Since the creation of the Commission in 1921, taxes totaling approximately $7,250,000 have been collected from the property owners of the state for its administrative expense and to absorb its operating losses.

In this connection, it may be pointed out that this tax was voted by the people of the state when they adopted the constitutional amendment providing for the levy. It constitutes a part of the enormous tax load which has been piled up by the action of the voters of the state in days of prosperity and which now bears so heavily on the overburdened taxpayers.

With the view of giving relief to the property owners, the tax of one-half mill was omitted from the levies for 1932 and 1933.

However, in view of the financial condition of the Commission, the millage levy will have to be restored next year, unless your honorable body can devise ways and means for replacing it with some other source of revenue.

“It is absolutely impossible,” continues the auditors’ report submitted to this office, “to carry this enterprise without an adequate tax levy or some other provision from outside sources.

“The excess of interest paid over a maximum possible interest receivable, plus administration expense, plus inevitable shrinkage, leaves no alternative and any postponement of the tax levy, or substitute, to future years merely aggravates the situation.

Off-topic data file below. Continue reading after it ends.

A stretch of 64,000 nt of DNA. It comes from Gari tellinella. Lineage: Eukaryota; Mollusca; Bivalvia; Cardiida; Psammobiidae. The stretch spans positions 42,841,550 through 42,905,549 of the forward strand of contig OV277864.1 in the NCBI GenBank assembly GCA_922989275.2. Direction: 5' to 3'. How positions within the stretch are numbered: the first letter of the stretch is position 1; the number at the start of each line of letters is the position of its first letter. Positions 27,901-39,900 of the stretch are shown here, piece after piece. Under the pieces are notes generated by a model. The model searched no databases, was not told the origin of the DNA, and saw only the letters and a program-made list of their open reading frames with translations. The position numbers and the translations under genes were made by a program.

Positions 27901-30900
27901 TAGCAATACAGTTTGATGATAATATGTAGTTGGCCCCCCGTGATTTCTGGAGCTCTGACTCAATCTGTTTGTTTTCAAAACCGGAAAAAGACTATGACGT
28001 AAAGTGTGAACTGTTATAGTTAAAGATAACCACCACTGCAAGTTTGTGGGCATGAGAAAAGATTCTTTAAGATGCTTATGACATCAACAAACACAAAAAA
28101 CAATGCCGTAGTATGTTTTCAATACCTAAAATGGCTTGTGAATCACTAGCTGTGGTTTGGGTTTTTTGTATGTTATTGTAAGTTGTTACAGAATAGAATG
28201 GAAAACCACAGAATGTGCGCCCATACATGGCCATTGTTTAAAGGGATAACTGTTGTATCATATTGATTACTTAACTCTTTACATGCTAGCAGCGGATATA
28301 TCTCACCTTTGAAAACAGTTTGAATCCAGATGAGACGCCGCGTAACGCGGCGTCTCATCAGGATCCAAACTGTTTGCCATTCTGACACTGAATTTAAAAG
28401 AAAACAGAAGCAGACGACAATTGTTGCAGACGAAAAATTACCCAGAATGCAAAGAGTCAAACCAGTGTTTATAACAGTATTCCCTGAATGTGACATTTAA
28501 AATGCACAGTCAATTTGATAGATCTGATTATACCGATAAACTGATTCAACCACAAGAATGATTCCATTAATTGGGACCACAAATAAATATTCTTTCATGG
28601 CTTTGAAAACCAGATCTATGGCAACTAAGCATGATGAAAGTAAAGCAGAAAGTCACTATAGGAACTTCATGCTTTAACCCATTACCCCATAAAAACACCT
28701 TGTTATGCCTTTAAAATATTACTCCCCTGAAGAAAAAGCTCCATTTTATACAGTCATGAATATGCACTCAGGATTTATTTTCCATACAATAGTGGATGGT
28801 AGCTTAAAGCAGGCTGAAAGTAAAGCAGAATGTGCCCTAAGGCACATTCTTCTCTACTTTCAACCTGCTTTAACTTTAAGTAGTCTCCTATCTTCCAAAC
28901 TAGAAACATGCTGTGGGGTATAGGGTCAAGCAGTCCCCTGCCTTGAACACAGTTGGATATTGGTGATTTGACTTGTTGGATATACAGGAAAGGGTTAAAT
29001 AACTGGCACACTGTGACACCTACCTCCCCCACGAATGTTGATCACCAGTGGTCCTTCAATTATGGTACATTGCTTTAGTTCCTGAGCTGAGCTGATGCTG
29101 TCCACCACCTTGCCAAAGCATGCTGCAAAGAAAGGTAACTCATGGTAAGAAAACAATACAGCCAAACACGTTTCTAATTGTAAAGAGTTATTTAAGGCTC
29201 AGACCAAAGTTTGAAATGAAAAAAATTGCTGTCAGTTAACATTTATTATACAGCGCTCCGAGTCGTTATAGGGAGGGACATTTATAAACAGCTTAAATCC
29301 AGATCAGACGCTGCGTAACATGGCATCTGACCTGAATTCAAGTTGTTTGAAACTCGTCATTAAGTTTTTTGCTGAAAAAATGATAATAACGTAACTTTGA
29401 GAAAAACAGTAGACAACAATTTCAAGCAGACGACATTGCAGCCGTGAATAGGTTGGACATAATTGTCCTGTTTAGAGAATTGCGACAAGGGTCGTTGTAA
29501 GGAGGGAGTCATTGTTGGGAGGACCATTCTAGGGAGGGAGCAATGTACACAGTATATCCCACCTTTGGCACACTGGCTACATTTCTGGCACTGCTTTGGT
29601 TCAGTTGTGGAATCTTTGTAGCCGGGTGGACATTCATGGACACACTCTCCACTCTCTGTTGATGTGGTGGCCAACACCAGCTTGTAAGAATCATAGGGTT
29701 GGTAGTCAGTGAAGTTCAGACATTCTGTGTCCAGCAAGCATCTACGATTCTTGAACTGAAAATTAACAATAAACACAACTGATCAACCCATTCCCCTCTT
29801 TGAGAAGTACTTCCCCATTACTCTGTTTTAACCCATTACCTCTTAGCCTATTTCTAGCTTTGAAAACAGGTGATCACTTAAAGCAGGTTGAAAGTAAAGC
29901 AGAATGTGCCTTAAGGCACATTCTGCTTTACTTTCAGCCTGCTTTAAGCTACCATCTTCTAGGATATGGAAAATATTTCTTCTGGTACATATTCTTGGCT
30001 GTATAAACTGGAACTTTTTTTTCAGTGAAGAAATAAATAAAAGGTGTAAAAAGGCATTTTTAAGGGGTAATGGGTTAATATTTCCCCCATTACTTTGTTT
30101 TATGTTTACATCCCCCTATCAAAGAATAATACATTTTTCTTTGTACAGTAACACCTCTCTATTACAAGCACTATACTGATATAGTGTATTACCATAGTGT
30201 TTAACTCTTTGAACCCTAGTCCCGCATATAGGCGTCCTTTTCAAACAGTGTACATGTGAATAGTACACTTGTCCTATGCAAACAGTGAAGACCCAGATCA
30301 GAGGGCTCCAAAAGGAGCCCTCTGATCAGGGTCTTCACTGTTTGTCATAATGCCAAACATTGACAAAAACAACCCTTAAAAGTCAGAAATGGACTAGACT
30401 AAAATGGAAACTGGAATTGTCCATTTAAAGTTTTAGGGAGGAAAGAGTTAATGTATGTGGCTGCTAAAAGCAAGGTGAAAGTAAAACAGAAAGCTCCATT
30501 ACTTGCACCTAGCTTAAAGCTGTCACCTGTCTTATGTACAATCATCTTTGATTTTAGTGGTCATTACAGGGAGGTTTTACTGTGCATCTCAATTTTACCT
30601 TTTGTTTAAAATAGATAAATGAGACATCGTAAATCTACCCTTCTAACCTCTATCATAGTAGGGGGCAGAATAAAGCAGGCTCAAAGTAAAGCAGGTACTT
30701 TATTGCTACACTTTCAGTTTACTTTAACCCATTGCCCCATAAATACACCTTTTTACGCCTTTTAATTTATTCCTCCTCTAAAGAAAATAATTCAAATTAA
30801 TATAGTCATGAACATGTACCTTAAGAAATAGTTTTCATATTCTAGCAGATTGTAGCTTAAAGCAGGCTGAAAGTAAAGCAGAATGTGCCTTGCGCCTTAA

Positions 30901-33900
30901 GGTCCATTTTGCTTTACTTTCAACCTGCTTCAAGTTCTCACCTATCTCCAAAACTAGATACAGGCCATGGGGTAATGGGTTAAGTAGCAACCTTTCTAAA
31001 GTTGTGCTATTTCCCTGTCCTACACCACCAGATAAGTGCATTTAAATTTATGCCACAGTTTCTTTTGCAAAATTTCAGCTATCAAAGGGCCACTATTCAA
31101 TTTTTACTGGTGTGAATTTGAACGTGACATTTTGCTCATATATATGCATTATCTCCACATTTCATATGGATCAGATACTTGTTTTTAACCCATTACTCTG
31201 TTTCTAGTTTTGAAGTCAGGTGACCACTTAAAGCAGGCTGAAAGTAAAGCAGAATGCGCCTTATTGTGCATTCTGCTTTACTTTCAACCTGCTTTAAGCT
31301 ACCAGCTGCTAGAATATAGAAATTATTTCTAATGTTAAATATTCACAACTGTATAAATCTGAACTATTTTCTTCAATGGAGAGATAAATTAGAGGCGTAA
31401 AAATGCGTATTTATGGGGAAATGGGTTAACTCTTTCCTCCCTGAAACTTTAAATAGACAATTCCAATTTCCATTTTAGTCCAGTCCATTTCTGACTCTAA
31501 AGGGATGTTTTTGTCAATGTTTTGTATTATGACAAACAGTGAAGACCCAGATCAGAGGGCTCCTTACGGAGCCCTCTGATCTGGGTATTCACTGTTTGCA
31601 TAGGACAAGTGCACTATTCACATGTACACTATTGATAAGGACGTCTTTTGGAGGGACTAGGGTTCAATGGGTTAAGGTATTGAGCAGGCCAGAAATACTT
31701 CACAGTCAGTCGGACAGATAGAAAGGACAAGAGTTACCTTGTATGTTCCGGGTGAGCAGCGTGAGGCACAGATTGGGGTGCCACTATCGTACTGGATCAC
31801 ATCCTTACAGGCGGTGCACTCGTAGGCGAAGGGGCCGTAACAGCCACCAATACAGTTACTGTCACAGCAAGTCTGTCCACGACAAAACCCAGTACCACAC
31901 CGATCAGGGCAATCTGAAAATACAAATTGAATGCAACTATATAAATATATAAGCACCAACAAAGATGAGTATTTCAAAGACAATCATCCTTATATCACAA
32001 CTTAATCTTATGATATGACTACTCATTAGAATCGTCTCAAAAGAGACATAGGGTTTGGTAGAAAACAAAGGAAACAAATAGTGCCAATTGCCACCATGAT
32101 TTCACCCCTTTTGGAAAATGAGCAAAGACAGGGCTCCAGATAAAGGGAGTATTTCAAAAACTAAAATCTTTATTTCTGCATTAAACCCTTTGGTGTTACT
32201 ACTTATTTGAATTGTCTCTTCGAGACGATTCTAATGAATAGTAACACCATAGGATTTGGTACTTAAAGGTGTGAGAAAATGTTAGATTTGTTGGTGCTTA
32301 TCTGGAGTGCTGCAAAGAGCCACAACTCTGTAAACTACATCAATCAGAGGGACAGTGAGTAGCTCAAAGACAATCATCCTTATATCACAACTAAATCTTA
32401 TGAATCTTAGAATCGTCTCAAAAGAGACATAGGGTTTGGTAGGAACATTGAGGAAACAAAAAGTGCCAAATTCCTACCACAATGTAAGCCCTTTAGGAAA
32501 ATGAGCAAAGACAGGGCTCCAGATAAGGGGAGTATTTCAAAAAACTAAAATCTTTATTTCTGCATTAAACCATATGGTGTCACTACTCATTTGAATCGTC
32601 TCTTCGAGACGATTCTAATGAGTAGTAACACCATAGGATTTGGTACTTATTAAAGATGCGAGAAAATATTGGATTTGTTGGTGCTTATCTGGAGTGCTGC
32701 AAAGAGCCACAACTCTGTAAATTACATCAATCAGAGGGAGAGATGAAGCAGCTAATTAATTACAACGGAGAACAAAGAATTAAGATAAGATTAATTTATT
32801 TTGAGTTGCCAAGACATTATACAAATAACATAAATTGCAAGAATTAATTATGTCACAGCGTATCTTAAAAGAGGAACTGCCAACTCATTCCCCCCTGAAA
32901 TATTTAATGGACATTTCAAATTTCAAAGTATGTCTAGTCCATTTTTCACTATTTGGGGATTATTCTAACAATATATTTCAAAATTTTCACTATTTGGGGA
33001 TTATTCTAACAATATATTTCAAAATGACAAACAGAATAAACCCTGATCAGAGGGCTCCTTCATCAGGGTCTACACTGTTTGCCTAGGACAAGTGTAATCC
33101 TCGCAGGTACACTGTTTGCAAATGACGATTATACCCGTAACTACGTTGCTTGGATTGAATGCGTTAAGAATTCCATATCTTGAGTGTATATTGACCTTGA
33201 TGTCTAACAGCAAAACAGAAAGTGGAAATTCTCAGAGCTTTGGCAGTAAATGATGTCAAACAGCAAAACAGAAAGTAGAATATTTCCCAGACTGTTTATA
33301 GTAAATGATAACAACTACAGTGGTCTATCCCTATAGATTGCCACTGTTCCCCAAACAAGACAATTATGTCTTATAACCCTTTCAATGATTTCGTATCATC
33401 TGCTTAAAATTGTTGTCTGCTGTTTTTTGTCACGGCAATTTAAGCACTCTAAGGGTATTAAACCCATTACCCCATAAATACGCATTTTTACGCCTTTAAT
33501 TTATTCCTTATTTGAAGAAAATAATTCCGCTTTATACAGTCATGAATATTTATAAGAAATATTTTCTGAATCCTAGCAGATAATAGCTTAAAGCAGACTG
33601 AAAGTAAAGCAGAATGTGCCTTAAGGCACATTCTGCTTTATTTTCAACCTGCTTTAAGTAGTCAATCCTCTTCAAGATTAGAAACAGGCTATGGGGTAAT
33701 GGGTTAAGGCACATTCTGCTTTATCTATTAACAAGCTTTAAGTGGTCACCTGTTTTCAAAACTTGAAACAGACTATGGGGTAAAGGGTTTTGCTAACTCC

“An annual tax levy of one-half mill, or an equivalent revenue would appear to be a minimum

“Furthermore, we understand there is a probability of mandamus proceedings being brought to compel the placing of such a levy on the tax roll and retroactively include levies not made the full statutory requirements in previous years. Should such proceedings materialize and be successful, further postponement of the tax levy means merely pyramiding later on.

“However, even a tax levy, unless it be a very substantial one, will not solve the problem presented by annual interest and bond maturities of over $2,000,000 with income of $1,200,000, following the exhaustion of the sinking fund in 1933.”

The Commission has foreclosed on properties in the sum of approximately $2,434,362 and it is expected that by the end of 1933, the delinquency will reach forty per cent.

It is my earnest recommendation that you make a thorough investigation of this Commission with a view of not only of substituting some other source of revenue for the present property tax, but also with a view to reorganizing the Commission and reducing its operating losses to the lowers possible minimum.

In this connection, I suggest that you give consideration to the possibility of consolidating the functions of the World War Veterans State Aid Commission with those of the State Land Board for the purpose of cutting down the present heavy overhead and reducing the administrative costs of both departments.

Respectfully yours,




January 20, 1933

To the Honorable Speaker and Members of the House of Representatives.